A green channel is a fast track for a drug from outside China to obtain approval, according to Lian.
Some patients with rare diseases face poor drug supplies because some drugs are not allowed to enter China due to restrictions.
"Most of the drugs are expensive, and are a huge financial burden for patients and their families. The government should also work to bring the drugs under medical insurance coverage when they are introduced into China," Lian said.
Globally, there are about 5,000 to 6,000 rare diseases, such as leukemia, albinism, Pompe disease, Gaucher disease and amyotrophic lateral sclerosis. Most rare diseases do not have effective treatment methods.

Major rare diseases in China Source:en.nhfpc.gov.cn

Updated: 2014-09-22

Rare disease refers to diseases with low prevalence. The definition of rare diseases varies in different countries worldwide. The World Health Organization defines diseases with patients accounting for 0.65‰~1‰of the total population as rare diseases.
To date, there are 6,500 kinds of diseases that have been identified as rare diseases, according to statistics of the US-based National Institutes of Health. China doesn't have an official definition of rare diseases because there have not been enough studies on China's rare disease development. Foreign data doesn't necessarily fit in with China's conditions and therefore, China has difficulties in formulating rare disease policies.
If the foreign data applies, China should have tens of millions of rare disease patients. At the moment, many countries and regions have set up rare disease organizations, laws and regulations. The US and Japan define diseases with patients less than 200,000 and 50,000 nationwide, respectively, as rare diseases. The US has come up with the rare disease security act to protect the rights and interests of patients with rare diseases.
China's major rare diseases include phenylketonuria, thalassemia, Osteogenesis imperfecta, hyperammonemia, Organic acidemia and Wilson's disease.
Albinism is caused by gene mutations, which leads to flawed melanin or melanosome synthesis. Symptoms include achromic skin, eyes or hair. Patients will develop white skin and hair, nystagmus, photophobia and poor sight. They are also easily sunburned.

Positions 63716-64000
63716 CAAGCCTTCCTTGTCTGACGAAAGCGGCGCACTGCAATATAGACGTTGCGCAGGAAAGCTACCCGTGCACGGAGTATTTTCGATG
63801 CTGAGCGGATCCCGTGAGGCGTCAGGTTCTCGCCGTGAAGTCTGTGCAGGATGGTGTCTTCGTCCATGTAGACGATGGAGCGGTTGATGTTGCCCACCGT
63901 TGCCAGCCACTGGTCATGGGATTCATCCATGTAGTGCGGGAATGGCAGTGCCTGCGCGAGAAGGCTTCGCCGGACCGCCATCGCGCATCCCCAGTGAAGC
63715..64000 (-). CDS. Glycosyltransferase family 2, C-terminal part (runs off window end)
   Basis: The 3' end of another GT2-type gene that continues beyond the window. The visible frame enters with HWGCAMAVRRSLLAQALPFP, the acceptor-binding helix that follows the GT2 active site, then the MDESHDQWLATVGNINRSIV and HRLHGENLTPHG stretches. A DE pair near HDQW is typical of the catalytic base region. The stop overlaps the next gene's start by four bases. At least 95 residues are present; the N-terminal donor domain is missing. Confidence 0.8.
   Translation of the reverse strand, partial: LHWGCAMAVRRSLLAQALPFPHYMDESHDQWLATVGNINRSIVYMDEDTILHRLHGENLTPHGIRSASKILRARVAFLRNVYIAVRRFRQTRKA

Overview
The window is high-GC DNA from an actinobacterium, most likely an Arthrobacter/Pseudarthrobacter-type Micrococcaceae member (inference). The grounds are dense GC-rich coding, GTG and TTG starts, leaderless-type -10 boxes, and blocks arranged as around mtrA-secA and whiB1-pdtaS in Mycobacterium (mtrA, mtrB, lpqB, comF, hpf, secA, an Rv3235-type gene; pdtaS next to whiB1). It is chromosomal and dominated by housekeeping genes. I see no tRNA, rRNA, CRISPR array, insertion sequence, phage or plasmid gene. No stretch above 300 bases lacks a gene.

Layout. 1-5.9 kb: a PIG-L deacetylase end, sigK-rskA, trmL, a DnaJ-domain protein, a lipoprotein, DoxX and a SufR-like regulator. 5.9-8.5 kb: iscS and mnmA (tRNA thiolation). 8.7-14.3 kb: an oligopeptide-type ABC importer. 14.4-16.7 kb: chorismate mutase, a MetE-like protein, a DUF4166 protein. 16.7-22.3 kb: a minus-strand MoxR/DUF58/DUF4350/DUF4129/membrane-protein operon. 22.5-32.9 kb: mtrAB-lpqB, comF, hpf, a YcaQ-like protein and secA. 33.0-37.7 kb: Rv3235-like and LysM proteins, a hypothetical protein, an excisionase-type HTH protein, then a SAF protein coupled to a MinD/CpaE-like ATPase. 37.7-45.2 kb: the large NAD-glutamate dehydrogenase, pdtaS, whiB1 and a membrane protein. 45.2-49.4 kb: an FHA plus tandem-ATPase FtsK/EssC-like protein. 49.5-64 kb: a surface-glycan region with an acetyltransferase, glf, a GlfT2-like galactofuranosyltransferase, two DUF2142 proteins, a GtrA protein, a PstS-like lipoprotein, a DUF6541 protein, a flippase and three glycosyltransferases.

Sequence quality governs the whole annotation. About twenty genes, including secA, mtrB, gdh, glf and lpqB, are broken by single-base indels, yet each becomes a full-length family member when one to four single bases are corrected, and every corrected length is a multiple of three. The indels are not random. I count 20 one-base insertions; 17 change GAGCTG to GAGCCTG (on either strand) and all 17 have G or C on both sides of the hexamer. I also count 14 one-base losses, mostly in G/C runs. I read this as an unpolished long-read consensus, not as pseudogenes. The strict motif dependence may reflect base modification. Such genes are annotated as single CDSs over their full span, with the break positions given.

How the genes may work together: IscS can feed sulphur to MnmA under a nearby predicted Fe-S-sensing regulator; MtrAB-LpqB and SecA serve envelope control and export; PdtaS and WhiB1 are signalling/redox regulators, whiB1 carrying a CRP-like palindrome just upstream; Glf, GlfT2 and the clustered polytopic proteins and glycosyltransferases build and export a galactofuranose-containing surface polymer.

Phenylketonuria is a common amino acid metabolic disease, and it is caused by enzyme deficiency in phenylalanine metabolism, which prevents phenylalanine from turning into tyrosine. Excessive amounts of phenylalanine and ketonic acid is discharged in urine. The disease is acquired through autosomal recessive inheritance. Patients are most likely to develop mental retardation, neurological disorders, eczema, skin scratches and depigmentation with abnormal encephalogram. Early diagnosis and treatment can prevent the above-mentioned symptoms from happening.
Motor neuron disease
Amyotrophic lateral sclerosis, also known as motor neuron disease, is acquired through injury in upper and lower motor neurons, which leads to gradual muscle weakness and atrophy in the limbs, trunks, chest and abdomen. It may even cause paralysis. It’s like the body is being frozen gradually. The specific cause of the disease remains unknown. Roughly 20 percent of all cases may be related to gene defects. Other cases may be related to environment elements, such as heavy metal poisoning.
Marfan syndrome
Morbidity: 1-5/10,000
Inheritance pattern: Autosomal dominant inheritance
Marfan syndrome is a congenital mesoderm mal-development and connective tissue disease. It’s mainly acquired through autosomal dominant inheritance. Some cases are acquired through autosomal recessive inheritance. Cause of the disease remains unknown. Some people think that it has something to do with congenital protein metabolism anomaly. Patients might suffer from bone, cardiovascular system and eye problems. Antoine, a French pediatrician, first discovered the disease. Similar cases were found later.
Osteogenesis imperfecta
Osteogenesis imperfecta, also called brittle bone disease, is a rare congenital bone disease. Patients are prone to bone fracture, which might occur from slight collisions. Three out of 100,000 people might catch the disease. Men and women share the same risk. The cause of the disease remains unknown. The disease leads to collagenous fiber deficiency and systemic connective tissue problems. Patients are likely to suffer bone, eye, ear, skin and tooth problems.
Less severe cases might exhibit no symptoms and only suffer from slight bone fractures. Critical cases may result in crippling or death. Slight injuries might lead to bone fractures, some spontaneous and some repetitive.
Morbidity: 1-9/10,000 people
Acromegaly is caused by pituitary gland hyperplasia or tumors, which lead to growth hormone hypersecretion. Youth will develop gigantism and adult patients will suffer thickening skin, tongue and lips; deepening skin wrinkles and texture; and broadening nasolabial grooves. At the same time, the pituitary tumor will cause organ lesions and cancer, affecting life expectancy.
The disease is rare and features slow onset. Young people and middle-aged men are more likely to develop the disease, which has a long course of more than 30 years. Patients will develop a rough face, headache, sweating, backache, broadening hands and feet, or symptoms of diabetes and hyperthyroidism.

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Event & News

BEIJING - Nearly 10 million patients suffering from rare diseases in China are facing difficulties receiving proper diagnosis and treatment,Some patients gave up treatment even though imported medicine was available, adding that costly drug prices as well as incomplete medical security are major barriers.